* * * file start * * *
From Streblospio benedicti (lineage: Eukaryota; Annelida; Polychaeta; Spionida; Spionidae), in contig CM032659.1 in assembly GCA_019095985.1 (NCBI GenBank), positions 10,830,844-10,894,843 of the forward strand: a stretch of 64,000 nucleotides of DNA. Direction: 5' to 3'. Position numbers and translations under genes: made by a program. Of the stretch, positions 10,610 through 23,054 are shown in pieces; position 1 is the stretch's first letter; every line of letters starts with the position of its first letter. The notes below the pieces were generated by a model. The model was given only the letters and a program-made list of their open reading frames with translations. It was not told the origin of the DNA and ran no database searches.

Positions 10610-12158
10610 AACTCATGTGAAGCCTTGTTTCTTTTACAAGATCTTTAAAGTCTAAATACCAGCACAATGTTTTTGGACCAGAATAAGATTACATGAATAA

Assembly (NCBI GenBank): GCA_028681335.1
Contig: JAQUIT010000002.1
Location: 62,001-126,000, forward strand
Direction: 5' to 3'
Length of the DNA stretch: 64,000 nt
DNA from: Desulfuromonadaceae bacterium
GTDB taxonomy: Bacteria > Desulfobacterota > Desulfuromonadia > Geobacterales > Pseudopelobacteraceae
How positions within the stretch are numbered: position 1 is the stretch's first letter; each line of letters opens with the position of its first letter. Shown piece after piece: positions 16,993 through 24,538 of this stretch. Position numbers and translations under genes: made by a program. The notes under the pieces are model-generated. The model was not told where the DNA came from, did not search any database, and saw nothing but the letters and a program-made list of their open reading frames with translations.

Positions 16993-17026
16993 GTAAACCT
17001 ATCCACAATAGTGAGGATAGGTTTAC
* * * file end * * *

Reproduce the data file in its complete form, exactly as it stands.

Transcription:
From Streblospio benedicti (lineage: Eukaryota; Annelida; Polychaeta; Spionida; Spionidae), in contig CM032659.1 in assembly GCA_019095985.1 (NCBI GenBank), positions 10,830,844-10,894,843 of the forward strand: a stretch of 64,000 nucleotides of DNA. Direction: 5' to 3'. Position numbers and translations under genes: made by a program. Of the stretch, positions 10,610 through 23,054 are shown in pieces; position 1 is the stretch's first letter; every line of letters starts with the position of its first letter. The notes below the pieces were generated by a model. The model was given only the letters and a program-made list of their open reading frames with translations. It was not told the origin of the DNA and ran no database searches.

Positions 10610-12158
10610 AACTCATGTGAAGCCTTGTTTCTTTTACAAGATCTTTAAAGTCTAAATACCAGCACAATGTTTTTGGACCAGAATAAGATTACATGAATAA

Assembly (NCBI GenBank): GCA_028681335.1
Contig: JAQUIT010000002.1
Location: 62,001-126,000, forward strand
Direction: 5' to 3'
Length of the DNA stretch: 64,000 nt
DNA from: Desulfuromonadaceae bacterium
GTDB taxonomy: Bacteria > Desulfobacterota > Desulfuromonadia > Geobacterales > Pseudopelobacteraceae
How positions within the stretch are numbered: position 1 is the stretch's first letter; each line of letters opens with the position of its first letter. Shown piece after piece: positions 16,993 through 24,538 of this stretch. Position numbers and translations under genes: made by a program. The notes under the pieces are model-generated. The model was not told where the DNA came from, did not search any database, and saw nothing but the letters and a program-made list of their open reading frames with translations.

Positions 16993-17026
16993 GTAAACCT
17001 ATCCACAATAGTGAGGATAGGTTTAC